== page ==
Drug-Trafficking Ethnic Groups Utilize Urban Environment and Abundant Infrastructure
Philadelphia has one of the largest ethnic populations in the United States. This allows Jamaican, Hispanic and Asian drug trafficking organizations (DTOs) to mingle without standing out in any way. Mexican DTOs, far from home in Pennsylvania, are increasing their presence and strength in this market. The establishment of Atlanta as a major transshipment point for Mexican DTOs on the East Coast supports their presence in the Mid-Atlantic states.
As in many other states, Asian DTOs (particularly Vietnamese) are expanding their indoor marijuana grow operations in Pennsylvania. Expensive homes in the suburbs are gutted, the windows are covered, the electrical grid is bypassed to conceal the high consumption of electricity and extensive hydroponic systems are installed. Hydroponic systems permit several harvests per year, making indoor grows increasingly desirable.
The ample Philadelphia transportation infrastructure is used to get drugs into the area, using interstates (private vehicles and trucks), package delivery services, airlines, rail and postal service. The main channel for north-south trafficking has traditionally been I-95, passing directly through Philadelphia. A new pattern is the use of smaller, back roads to get drugs into and out of distribution centers in Pennsylvania, avoiding the law enforcement presence and surveillance of the major interstates. After being repackaged for local sale, drugs are distributed to Allentown, Bethlehem, Harrisburg, Pittsburgh, Reading and Easton.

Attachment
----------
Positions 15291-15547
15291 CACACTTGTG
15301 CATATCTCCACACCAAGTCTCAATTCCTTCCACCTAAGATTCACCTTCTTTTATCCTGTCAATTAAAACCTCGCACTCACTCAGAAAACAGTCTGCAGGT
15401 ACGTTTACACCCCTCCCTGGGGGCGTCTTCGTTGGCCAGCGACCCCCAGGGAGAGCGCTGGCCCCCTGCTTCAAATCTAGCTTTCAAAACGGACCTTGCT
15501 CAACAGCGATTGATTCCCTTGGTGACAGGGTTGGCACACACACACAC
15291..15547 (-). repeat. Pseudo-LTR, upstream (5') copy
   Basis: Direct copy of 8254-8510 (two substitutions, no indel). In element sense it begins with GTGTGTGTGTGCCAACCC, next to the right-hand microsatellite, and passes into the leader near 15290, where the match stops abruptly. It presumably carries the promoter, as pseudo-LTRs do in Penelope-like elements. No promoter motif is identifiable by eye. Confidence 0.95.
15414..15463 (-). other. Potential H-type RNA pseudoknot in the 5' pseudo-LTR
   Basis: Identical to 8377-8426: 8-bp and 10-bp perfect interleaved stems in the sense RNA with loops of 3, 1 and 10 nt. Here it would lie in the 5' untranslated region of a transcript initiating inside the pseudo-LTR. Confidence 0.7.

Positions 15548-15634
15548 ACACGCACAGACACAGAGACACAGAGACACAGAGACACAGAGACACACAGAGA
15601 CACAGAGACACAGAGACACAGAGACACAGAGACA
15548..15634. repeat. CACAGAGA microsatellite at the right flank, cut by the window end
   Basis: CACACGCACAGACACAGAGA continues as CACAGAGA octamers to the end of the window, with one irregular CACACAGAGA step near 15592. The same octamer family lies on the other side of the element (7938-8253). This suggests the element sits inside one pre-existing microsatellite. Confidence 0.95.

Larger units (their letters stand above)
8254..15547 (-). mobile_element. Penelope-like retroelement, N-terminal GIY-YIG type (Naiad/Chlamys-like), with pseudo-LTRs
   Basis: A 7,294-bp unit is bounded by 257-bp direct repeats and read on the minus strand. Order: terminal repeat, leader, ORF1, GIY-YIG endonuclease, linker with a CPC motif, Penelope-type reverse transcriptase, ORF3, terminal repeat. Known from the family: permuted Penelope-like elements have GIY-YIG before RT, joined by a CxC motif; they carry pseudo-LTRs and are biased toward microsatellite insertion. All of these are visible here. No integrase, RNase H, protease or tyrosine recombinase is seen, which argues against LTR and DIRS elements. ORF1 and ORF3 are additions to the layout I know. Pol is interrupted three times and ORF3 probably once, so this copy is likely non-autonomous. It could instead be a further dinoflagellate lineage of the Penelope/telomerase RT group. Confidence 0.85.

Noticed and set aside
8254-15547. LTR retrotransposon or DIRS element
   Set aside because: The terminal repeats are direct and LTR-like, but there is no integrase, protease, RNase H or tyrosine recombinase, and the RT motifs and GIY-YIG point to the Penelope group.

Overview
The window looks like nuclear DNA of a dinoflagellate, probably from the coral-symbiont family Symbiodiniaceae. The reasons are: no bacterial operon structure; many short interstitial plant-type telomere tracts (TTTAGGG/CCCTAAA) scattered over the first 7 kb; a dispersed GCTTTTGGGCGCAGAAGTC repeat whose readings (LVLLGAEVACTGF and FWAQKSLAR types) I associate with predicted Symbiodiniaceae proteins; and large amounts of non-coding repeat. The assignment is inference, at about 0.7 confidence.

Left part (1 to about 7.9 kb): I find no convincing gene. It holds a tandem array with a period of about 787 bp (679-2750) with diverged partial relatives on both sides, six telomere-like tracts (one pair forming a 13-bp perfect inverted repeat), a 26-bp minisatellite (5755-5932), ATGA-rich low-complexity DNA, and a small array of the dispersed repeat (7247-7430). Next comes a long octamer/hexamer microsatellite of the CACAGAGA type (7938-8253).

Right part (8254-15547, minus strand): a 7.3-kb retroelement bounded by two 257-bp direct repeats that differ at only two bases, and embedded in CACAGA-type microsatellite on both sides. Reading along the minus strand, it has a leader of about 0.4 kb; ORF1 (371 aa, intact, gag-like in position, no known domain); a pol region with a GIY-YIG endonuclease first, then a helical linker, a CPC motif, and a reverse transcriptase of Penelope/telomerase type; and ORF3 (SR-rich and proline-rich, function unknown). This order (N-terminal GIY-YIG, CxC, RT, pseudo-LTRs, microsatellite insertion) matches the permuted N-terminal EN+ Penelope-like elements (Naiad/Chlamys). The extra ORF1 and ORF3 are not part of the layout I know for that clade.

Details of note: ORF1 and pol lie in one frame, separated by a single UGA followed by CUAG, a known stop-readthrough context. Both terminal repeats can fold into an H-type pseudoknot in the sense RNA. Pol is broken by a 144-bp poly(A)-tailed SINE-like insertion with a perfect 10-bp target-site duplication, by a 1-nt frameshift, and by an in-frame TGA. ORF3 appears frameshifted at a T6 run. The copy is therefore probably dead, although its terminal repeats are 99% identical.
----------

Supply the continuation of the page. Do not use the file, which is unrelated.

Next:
The Human Toll
In years past, cocaine has been the primary drug responsible for the need for addiction treatment. The last few years, more people have needed treatment for addiction to heroin, methamphetamine and prescription drugs. Vicodin, oxycodone, fentanyl, pseudoephedrine and various drugs of the benzodiazapine class are increasingly responsible for arrests, addiction and deaths.
Here's some of the statistics in brief: